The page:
WASHINGTON — The outcome of a lawsuit unfolding in a North Carolina courtroom could determine whether AZT--the most widely prescribed anti-AIDS drug--can be marketed soon in a much cheaper generic version.
Two drug companies are engaged in a battle with North Carolina-based Burroughs Wellcome Co., the drug's manufacturer, for the right to make and sell the drug at a lower price now--instead of waiting for the company's patent to expire in 2005.
AZT is the first-line antiviral treatment for individuals with fully developed AIDS and for those who are infected and whose immune systems have begun to erode, even though they have not developed symptoms. It costs about $2,200 annually.
Ironically, the key to the debate is the role of the federal government, specifically the National Institutes of Health, in the development of the drug.
While cooperation between the NIH and Burroughs Wellcome was widely hailed in the 1980s, the company is now attempting to convince a court that it was the sole developer of the drug and that it should retain the exclusive rights to make and distribute AZT.
BACKGROUND: The two rival companies--Barr Laboratories of Pomona, N.Y., and Novopharm Ltd. of Scarborough, Canada--claim that the involvement of federal scientists in early research on AZT makes them "co-inventors" of the drug, thereby invalidating Burroughs Wellcome's claim to its exclusive patent.
Barr argues that Burroughs Wellcome's researchers would never have known about AZT's effectiveness without a unique test on the cells of humans to show that the drug halts the spread of the human immunodeficiency virus, which causes AIDS.
The test, which was done at personal risk because it used live samples of the virus, was developed and performed in February, 1985, by Dr. Samuel Broder and Dr. Hiroaki Mitsuya of the National Cancer Institute, part of the NIH.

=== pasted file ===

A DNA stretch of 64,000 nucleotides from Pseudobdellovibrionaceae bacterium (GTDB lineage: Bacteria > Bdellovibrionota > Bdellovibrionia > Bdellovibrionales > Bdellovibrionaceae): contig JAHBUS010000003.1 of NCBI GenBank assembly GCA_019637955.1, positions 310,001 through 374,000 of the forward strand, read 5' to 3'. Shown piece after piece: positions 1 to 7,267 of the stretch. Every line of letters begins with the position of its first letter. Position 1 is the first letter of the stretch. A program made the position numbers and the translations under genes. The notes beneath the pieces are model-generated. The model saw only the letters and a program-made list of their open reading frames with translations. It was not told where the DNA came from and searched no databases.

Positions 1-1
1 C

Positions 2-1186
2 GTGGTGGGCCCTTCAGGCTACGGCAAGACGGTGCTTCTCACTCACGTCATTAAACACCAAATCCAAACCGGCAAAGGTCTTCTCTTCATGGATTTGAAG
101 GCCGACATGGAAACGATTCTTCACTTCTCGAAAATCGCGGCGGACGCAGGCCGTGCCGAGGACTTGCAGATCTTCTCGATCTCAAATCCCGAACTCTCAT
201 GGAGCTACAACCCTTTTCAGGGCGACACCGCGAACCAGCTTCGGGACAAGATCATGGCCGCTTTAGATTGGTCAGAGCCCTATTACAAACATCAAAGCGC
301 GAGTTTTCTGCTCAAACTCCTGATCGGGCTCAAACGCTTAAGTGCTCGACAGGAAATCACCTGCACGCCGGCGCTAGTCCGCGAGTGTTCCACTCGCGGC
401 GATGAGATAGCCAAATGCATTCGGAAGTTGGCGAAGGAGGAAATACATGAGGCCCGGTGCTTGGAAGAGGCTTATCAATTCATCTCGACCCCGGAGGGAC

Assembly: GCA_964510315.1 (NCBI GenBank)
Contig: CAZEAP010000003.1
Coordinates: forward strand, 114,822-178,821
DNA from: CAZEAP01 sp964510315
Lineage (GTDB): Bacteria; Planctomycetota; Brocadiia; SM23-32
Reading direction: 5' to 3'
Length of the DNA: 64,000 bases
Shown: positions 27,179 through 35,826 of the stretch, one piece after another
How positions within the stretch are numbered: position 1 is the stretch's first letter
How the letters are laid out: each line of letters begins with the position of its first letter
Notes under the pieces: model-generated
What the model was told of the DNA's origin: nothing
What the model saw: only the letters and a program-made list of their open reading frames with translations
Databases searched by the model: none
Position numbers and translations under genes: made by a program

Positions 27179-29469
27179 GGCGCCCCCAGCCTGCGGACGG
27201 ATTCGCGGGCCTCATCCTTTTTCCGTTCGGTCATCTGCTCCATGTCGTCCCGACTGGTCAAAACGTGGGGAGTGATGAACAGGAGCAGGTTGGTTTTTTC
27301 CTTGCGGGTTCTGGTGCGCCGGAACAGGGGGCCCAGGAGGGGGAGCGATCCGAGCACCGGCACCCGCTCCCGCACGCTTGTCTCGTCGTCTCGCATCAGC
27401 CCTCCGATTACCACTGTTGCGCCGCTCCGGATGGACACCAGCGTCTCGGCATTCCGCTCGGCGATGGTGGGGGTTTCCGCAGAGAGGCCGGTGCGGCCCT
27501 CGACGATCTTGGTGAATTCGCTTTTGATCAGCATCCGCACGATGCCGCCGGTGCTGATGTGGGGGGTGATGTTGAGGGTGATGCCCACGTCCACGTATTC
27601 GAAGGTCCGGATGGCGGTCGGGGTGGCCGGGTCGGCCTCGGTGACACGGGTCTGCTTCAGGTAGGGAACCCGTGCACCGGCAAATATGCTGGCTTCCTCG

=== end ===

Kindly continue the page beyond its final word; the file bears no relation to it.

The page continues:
"The American taxpayers . . . funded much of the research," Barr's attorneys said in a statement. "Because of the work by dedicated scientists at the National Institutes of Health with AZT and the live AIDS virus, we strongly believe those scientists should be credited as co-inventors, making NIH a co-holder of the AZT patent."
Barr contends that it could cut the cost of AZT in half.
Burroughs Wellcome, on the other hand, downplays the contribution of the NIH researchers, insisting that the government scientists only confirmed what company scientists already knew.
The key issue is who "discovered the use of the drug as a treatment for HIV infection," said Burroughs Wellcome spokeswoman Kathy Bartlett. "It's the discovery--not the development."
The company, in a statement, argues that "the invention made by . . . Burroughs Wellcome scientists was complete before anyone at the National Institutes of Health performed any work on the compound AZT. In fact, the NIH scientists did not know the identity of the compound we sent them to test."
Some observers say that if Barr and Novopharm win, drug companies might be less inclined to do innovative research and development, or collaborate with government scientific agencies.
The NIH supports the right of Barr and Novopharm to make a generic AZT. In fact, the NIH has already granted Barr a license--an action Burroughs Wellcome is attempting to block through the current trial, which is slated to last another month.
OUTLOOK: To many observers, the legalities being played out in the New Bern, N.C., courtroom have been disconcerting to say the least.
In the mid-1980s, the collaboration between Burroughs Wellcome, academia and the federal government was warmly and publicly embraced by all the parties involved.
Researchers from all three realms of science appeared numerous times together after studies began to show, with some dramatic results, that the drug was having an impact.
At the time, no one hesitated to laud the partnership.
So now, as Burroughs Wellcome seeks to minimize the NIH contribution, AIDS researchers are privately grumbling about Burroughs Wellcome's "collective memory loss," although none will speak on the record.